HumanResources1It was at this point that I got slightly carried away. ‘Human Resources’ looked like it could be a big success – Uber Entertainment certainly thought so as they were looking for $1.4 million for their campaign. They were still a long way from their target but the premise seemed amazing – an apocalyptic real-time strategy game where gigantic, sentient machines battled the tentacled horrors of the Ancient Ones with the flesh and souls of humans functioning as the resources for both sides. The cel-shaded graphics looked amazing as well and the trailer sold me completely, I decided I’d pledge once more and this time I was prepared to spend a bit more. There was a huge variety of pledge levels to choose from with ever escalating rewards and I fixated on one of the higher levels which included all the lower rewards as well as figurines and a USB drive shaped as one of the units from the game. The pledge was a mighty $250 but I thought ‘why not?’ It seemed a great idea… until about five seconds after I’d committed my funds. What had I done?  $250 was a ridiculous amount to spend on a game – I was already cursing myself for the financial loss and swearing off Kickstarter for the forseeable future. However I lucked out, just a couple of days later (and with a week still to go) Uber Entertainment decided to cancel the project so my money was safe. With only $384,000 of their target achieved the developers had admitted early defeat, a stark warning to other projects about setting too high a goal.

BedlamWith my rash decision luckily undone I vowed I’d be more prudent with future investments. So when ‘Bedlam’ from SkyShine Games caught my eye I made sure I’d only consider the lower pledge amounts. A roguelike RPG set in a Mad Max style future wasteland I was already excited, but when the project description mentioned XCOM as an inspiration my mind was made up.  My pledge of $25 (the game, artbook, soundtrack and credit)  contributed to the $130,000 target which they were very near reaching with a couple of weeks left – and in fact the target has since been surpassed as well as their numerous stretch goals.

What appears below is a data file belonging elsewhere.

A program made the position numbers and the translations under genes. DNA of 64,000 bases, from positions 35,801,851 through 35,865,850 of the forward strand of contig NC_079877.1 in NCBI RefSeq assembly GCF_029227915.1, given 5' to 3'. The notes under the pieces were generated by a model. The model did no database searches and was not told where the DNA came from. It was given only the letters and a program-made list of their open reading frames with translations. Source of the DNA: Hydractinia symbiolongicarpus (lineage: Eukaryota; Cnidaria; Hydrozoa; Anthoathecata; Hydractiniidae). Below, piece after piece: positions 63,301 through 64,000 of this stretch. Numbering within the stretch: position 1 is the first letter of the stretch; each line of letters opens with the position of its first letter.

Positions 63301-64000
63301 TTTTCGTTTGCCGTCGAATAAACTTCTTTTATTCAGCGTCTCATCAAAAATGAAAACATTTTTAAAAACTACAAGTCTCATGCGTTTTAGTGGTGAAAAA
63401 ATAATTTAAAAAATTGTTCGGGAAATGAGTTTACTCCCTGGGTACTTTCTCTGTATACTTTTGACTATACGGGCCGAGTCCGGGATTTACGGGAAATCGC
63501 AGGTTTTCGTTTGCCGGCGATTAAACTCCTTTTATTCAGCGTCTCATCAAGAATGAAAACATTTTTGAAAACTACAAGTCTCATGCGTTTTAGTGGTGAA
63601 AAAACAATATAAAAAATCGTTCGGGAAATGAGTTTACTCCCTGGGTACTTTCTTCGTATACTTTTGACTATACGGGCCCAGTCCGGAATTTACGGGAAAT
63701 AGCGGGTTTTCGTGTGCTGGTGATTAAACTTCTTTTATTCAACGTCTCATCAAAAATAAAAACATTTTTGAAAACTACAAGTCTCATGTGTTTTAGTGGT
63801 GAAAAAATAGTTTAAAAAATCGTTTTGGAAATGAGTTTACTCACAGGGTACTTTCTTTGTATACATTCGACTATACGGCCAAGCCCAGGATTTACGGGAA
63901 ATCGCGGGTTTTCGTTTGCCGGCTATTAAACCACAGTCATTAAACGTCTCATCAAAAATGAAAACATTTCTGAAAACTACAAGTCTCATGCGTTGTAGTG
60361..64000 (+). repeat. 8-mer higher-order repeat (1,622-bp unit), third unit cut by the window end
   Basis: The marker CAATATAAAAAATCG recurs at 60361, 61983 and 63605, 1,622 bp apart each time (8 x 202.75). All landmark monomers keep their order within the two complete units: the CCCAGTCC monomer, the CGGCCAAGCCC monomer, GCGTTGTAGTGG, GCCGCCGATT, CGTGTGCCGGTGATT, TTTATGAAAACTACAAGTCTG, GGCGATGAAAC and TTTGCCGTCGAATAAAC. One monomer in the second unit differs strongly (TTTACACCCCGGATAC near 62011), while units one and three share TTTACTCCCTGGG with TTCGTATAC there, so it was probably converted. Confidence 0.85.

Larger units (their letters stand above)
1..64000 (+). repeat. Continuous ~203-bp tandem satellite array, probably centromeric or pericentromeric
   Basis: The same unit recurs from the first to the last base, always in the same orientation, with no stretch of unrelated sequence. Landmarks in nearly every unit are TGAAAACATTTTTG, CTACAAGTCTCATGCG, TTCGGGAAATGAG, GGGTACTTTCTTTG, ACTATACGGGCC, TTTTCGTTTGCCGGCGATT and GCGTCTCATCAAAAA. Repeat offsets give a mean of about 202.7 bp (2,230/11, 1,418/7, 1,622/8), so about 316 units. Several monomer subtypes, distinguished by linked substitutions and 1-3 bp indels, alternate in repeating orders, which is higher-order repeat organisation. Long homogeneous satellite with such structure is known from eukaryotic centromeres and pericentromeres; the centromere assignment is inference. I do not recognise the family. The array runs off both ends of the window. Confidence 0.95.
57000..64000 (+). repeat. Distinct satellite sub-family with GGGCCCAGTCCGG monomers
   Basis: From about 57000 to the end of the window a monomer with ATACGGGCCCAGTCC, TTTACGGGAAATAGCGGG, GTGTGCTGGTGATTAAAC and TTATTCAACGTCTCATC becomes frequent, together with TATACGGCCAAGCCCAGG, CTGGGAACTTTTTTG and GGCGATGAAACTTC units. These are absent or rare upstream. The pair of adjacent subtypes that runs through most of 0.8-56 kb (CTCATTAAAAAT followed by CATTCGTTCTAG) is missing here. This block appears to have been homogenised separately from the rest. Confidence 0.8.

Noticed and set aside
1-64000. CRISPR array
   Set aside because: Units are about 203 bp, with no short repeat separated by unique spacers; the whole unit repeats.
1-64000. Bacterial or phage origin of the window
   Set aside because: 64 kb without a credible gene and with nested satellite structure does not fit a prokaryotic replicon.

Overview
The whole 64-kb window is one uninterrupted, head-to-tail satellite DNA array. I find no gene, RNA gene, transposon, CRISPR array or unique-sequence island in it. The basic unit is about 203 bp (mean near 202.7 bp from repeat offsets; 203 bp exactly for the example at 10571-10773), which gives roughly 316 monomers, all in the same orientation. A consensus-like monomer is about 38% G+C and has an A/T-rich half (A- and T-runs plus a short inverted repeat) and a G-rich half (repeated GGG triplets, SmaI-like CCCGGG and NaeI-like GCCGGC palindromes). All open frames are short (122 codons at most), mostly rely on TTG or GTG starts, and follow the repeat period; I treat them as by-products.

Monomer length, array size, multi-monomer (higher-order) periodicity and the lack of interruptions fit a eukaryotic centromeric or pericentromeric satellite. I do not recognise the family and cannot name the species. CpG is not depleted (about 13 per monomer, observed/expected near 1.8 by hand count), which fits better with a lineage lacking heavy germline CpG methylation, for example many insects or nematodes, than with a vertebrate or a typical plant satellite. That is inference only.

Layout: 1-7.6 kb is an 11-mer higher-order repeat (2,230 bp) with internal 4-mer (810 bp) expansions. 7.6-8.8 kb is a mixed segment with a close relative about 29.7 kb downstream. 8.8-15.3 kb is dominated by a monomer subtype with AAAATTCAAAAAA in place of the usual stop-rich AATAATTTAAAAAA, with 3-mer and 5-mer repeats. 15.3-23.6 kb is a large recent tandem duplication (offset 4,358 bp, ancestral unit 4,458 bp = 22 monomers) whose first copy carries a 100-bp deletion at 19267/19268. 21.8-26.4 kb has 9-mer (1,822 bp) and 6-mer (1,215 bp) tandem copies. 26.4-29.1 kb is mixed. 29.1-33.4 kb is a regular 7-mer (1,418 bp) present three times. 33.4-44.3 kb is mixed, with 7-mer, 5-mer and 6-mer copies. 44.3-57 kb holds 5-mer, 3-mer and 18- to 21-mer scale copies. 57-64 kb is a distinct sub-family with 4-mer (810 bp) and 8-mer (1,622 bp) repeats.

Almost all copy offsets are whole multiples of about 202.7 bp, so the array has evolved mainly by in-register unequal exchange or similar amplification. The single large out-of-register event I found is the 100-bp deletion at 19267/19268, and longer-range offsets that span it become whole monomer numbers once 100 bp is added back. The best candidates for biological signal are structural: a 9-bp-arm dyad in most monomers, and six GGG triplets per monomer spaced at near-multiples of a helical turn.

So with that I’m now taking a temporary breather until at least November before I support any more projects, although I can see myself pledging to far too many projects in the future. Of my four video game inspired pledges three have reached their targets (and should hopefully be available next year) while the other was cancelled but may reappear later – hopefully with a lowered expectations. (And for anyone interested the Mike Bassett fundraising project is still live for a few more weeks!) Kickstarter pages for all projects mentioned are listed below for those who’d like more information.

So have my first experimentations with Kickstarter inspired you to make any pledges of your own?  Or do you have any past involvements with Kickstarter of your own – either as a backer or through listing a project of your own? Please feel free to share your thoughts below – you don’t need to register in order to post a comment.

Kickstarter links

Mike Bassett: Interim Manager (film)

Elegy for a Dead World (video game)

Commodore Amiga: a visual compendium (book)

Human Resources (video game)

Bedlam (video game)

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One Response

  1. Martin McCluskey October 30, 2014